Academic journal article Mankind Quarterly

Religious Practices of the Narikoravas

Academic journal article Mankind Quarterly

Religious Practices of the Narikoravas

Article excerpt

The author conducted a four-week-long field research project in the summer of 2001 among the Narikoravas, a formerly seminomadic people, located in one of the civil districts of Tamil Nadu in India. Although regarded as Hindu, their religion consists of unique elements of its own. Based on his own field work, he provides an account of their religious practices.

Key Words: Narikoravas: Hunter gatherers; Semi-nomads; Puja; Sami Moottai; Erumakada Puja; Vellattukada Puja; Tamil Nadu; India.


History bears abundant evidence that human beings have traveled through different socio-cultural levels such as nomadic, semi-nomadic and settled life-pattern. These different sociocultural subsistence levels have had varying impacts on human beings/societies depending on peoples' ability to adjust or adapt themselves to the changed situations. In the process, the different levels have also brought out certain changes in sociocultural behavior, and even in religious practices. The focus of this paper is the religious experience of the Narikoravas in India, who formerly lived outside the limits of the dominant Hindu agrarian community. The Narikoravas were forced out of their forest habitat by the steady expansion of the Tamil farmers around them, who cleared the forests to win more land for cultivation.

The Narikoravas of Tamil Nadu, one of the southern states of India abandoned their nomadic or semi-nomadic lifestyle after they were given permanent settlements by the government of Tamil Nadu. There are nearly one hundred and fifty such settlements in different parts of Tamil Nadu. Most of these are located some distance from Tamil towns or large villages. Although the majority of the men continue to be hunters, women sell beads, hairpins and other such articles at bus-stands. Indeed, they are now adjusting to the transition from their former nomadic lifestyle to their life in settlements, but they still retain their former religious practices with seemingly little change. This paper highlights certain unique features of their religious rituals.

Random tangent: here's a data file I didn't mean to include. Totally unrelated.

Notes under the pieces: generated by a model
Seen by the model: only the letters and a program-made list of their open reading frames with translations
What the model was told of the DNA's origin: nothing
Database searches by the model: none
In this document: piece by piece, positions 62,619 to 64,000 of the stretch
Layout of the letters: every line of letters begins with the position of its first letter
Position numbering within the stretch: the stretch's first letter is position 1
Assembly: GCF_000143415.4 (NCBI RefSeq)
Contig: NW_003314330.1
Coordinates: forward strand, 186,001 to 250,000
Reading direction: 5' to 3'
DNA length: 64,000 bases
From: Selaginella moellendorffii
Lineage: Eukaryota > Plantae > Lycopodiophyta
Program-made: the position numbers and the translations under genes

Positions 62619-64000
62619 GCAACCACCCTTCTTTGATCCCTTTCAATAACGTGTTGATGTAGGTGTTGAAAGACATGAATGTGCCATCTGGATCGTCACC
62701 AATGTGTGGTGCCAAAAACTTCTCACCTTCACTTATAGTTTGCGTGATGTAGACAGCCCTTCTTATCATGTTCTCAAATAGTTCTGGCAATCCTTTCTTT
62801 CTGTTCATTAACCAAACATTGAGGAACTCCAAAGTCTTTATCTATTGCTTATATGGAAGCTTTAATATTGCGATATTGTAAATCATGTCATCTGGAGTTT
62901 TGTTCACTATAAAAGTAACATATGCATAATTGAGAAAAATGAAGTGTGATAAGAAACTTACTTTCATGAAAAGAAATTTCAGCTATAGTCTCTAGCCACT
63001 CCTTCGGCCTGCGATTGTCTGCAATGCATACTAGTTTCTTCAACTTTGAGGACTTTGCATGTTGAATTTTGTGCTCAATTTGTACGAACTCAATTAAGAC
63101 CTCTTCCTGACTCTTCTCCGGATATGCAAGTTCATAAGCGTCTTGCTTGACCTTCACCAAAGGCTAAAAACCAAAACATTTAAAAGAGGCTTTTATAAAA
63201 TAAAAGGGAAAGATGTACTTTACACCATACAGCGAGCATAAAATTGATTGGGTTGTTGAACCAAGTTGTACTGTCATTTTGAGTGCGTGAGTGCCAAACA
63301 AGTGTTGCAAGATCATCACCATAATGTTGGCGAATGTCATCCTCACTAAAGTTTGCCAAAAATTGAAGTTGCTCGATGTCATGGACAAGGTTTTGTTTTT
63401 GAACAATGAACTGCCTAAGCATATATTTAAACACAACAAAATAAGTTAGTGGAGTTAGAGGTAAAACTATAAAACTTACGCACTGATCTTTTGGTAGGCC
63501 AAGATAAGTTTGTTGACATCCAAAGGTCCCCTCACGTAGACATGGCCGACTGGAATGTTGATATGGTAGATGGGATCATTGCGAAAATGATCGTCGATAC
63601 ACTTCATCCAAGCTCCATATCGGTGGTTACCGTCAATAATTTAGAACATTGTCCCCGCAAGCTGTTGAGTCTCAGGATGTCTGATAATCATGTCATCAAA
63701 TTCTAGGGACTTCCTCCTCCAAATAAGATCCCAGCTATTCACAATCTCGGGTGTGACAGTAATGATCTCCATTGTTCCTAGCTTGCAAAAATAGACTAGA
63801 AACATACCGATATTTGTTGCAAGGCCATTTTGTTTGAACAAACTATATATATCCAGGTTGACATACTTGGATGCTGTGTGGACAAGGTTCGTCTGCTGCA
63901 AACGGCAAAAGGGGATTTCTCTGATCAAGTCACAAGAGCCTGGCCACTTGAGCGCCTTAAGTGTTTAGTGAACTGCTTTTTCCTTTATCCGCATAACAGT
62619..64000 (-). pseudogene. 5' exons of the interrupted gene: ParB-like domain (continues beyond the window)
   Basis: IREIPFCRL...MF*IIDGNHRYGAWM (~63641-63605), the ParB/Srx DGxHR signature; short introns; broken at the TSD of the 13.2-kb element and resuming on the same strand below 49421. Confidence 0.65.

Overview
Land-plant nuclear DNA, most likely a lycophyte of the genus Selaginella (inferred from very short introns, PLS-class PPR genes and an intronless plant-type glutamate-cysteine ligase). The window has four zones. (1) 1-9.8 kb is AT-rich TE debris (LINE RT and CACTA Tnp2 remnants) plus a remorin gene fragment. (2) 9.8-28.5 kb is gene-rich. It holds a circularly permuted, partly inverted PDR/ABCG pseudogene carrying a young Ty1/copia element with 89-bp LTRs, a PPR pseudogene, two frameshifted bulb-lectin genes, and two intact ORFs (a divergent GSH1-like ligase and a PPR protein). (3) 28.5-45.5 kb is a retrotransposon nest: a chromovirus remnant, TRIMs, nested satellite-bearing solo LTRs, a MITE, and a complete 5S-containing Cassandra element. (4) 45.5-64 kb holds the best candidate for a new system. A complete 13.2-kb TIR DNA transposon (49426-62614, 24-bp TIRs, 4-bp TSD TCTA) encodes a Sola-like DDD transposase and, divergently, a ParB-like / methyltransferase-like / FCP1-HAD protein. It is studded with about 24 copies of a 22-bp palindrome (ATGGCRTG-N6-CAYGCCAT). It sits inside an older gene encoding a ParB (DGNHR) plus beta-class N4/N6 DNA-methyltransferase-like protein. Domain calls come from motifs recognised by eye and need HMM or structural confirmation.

The People

Communities of Narikoravas are still to be found in Andhra Pradesh, Tamil Nadu and Pondicherry, three southern states of India, although they are known by different names in different regions. Some of their best known names are Kurivikaran, Pittalollu (bird catchers)1, Guvvalollu (dove catchers), Pusalollu (bead sellers), Usi Korava (needle sellers), Shikan (hunters), Hakkipikki, and Nakkala. The words Nakkala and Narikorava are derived from Telugu and Tamil, two south-Indian languages that belong to the Dravidian family of languages. The words nakka and nan mean fox and jackal, respectively. These two popular names seemed to have come from their profession, namely, hunting fox and jackal. In fact, Narikoravas are traditionally nomadic hunters, bird catchers, and in more recent times, beggars.

Narikoravars refer to themselves as Vaghriwala or Vaghri in their spoken language2. Vaghri, their language, is a mixture of Gujarati and Marathi, languages that are spoken in the western region of India3 and belong to the Indo-Aryan language family. However, Telugu or Tamil are also spoken as a response to the requirements of their present habitat. The nature of the Vaghri language and their oral tradition seems to suggest that they might have migrated from central and northwestern India, and they have a close genetic affiliation with certain other tribes of that area.

The nomadic or semi-nomadic life pattern is very different from a settled life. Security and certainty are the hallmarks of the latter. These have resulted in a growing emotional attachment to the land on which they are now settled, the nature of their local ties, the assurance of food supplies and the manner, mode and timing of the celebrations of rituals and feasts at the individual and community levels. Obviously, the way of life, culture and social life of nomads are different from those in settled lives. …

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